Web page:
One quick note about making the caramel. I was a little nervous about making this for the first time without a specific temperature in the instructions. I started with a candy thermometer and it ran up to about 260 degrees before I pulled it out of the pot. I then decided to let it get a little darker brown before continuing, so I’m guessing that it probably got up to 270 before I added the baking soda. For the second batch, I left the thermometer out completely and just used my judgment. Both batches came out great!


I have very fond memories of Pizza Night.  Specifically, I remember the local Greek pizza restaurant we frequented when I was a kid. I’m not talking about the renovated, expanded version that moved in when I was in high school. I’m talking about the small, dark, tv on in the corner variety, complete with booths and a counter seating three.

Take out was fun because I, the awkward 10 year old as tall as most 14 year olds, would always get a wink from one of the two brothers who owned the shop. There was Tony and there was Paul…one of them was the front-of-the-house charmer and the other was always slinging pizzas in the kitchen.

Eat-in was fun because the Greek salad would arrive on a huge white platter with a giant slice of salty feta cheese on top. All of you from big families know what it’s like to be staring down a beautiful platter of food and wondering who’s going to get the first (and biggest) serving. Oh man does my mouth water just thinking about sneaking bites of that feta. A shake of oil and red wine vinegar on top was all it needed. Delish.

Today, pizza has a whole new meaning in our family. My honey runs the local pizza shop, started by his dad over 20 years ago.

“Do you ever get tired of pizza?”, you ask.


Heck no!  Thin crust, Sicilian, pan pizza, pizza by the slice, New York style, Greek, Italian – and don’t get me started on toppings – who could get tired of pizza?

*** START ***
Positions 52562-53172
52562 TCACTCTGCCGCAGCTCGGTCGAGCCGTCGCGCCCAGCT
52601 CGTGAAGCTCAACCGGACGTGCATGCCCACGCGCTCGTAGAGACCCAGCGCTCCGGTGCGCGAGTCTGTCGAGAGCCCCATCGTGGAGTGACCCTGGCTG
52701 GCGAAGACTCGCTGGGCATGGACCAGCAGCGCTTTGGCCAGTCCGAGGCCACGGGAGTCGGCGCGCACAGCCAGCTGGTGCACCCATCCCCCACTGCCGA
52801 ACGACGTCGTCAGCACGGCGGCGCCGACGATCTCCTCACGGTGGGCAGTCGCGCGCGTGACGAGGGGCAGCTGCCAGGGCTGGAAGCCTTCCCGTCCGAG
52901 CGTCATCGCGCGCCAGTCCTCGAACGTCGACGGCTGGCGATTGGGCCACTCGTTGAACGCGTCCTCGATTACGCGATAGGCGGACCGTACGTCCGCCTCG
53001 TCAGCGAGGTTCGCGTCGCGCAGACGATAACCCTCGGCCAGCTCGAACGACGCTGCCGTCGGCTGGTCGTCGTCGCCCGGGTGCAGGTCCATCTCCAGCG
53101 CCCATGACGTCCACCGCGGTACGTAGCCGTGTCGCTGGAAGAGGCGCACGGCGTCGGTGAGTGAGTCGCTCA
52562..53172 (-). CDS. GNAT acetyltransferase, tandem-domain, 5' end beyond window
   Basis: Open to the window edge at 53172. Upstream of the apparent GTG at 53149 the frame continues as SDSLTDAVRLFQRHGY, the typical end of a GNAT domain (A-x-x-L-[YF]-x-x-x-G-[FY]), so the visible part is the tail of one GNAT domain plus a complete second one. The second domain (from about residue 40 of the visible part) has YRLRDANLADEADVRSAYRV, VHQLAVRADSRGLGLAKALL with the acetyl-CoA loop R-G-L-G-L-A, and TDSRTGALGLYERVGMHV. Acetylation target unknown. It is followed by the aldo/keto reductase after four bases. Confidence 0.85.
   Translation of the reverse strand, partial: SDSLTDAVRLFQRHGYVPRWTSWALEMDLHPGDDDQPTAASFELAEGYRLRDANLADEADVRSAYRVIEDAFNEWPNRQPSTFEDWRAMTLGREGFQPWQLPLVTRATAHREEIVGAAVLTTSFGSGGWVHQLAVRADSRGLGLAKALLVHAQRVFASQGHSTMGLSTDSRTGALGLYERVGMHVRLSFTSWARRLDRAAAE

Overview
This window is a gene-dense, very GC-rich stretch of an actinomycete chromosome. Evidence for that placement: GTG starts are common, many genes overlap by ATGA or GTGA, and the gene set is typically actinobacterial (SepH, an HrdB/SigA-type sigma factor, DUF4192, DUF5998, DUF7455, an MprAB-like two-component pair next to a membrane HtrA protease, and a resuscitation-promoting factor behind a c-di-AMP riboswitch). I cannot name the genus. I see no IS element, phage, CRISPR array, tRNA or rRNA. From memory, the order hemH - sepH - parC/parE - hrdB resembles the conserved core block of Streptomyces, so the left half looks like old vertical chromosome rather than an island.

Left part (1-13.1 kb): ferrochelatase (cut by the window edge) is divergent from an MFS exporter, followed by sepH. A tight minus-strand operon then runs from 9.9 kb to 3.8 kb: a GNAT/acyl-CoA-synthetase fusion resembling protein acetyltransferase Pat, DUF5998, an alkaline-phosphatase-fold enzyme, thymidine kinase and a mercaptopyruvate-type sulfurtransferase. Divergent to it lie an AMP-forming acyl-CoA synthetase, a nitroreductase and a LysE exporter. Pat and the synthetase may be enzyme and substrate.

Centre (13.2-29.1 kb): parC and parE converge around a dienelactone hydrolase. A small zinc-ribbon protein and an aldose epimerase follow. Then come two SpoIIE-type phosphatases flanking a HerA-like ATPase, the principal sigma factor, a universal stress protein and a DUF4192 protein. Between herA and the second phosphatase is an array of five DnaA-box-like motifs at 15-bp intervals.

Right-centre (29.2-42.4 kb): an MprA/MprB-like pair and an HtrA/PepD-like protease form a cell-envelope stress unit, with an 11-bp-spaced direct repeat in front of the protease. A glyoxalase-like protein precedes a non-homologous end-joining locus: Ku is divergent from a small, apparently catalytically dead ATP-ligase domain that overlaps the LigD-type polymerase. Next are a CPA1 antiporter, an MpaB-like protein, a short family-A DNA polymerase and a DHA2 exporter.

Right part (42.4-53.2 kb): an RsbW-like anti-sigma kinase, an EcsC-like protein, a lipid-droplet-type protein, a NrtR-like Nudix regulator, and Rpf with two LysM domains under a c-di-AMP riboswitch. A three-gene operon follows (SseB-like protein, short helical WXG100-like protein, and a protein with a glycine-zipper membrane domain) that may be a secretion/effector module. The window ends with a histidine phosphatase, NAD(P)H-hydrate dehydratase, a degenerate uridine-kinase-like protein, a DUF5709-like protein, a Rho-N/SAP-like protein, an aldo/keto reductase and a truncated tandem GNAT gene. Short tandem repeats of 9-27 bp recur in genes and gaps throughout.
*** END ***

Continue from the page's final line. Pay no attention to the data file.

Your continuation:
Sure, everyone is ready to go home at the end of the workday. But Pizza Night is here to stay.


Last night’s pizza was made from store-bought dough in a seriously-well-seasoned pizza pan from the restaurant, topped with fresh pineapple, crispy turkey bacon, and a blend of cheddar and provolone cheeses.  H’s personally decorated mini cheese pizza was made on a lightly oiled piece of foil.  Both were heavily loaded with cheesy goodness this time.  And we like our pizza extra crispy!


Ever sprouted lentils?

Let’s just say, back in February someone was a little desperate for spring. Lentils, water, shallow dish, done! 

Sprouted lentils are also one of the Haft Sin, seven traditional items served at the table in celebration of Nowruz (the Persian New Year or first day of spring).


In just a few days, hope was alive for a future with some green in it.  Several weeks later, we have this beautiful bounty on our window sill.

Yesterday, I actually saw lentil sprouts in the produce section of our local grocery store…four ounces for four dollars.  They were about 3-5 days into the sprouting process (no green yet in sight). 

A new family tradition has sprung – happy spring!

A month or so ago I tried scallion pancakes for the first time (while on a day trip for work).  Suffice it to say that lunch with colleagues was the highlight.  They were DELICIOUS.  Crispy on the outside, chewy and layered on the inside…how did they DO that?

A few weeks later, the fabulous Dining Divas set a date for a long-overdue potluck gathering with a theme, as luck would have it, of Dim Sum. And worlds collide…

So I started searching. I found several great recipes from The Cooking of Joy (a great blog that sadly seems to have been abandoned), Ming Tsai, and The Kitchn, as well as a few how-to videos on YouTube.

In the end, I combined several recipes into one. They are best eaten right away but I also reheated them for the Dining Divas in a pan with a little oil and the whole platter disappeared!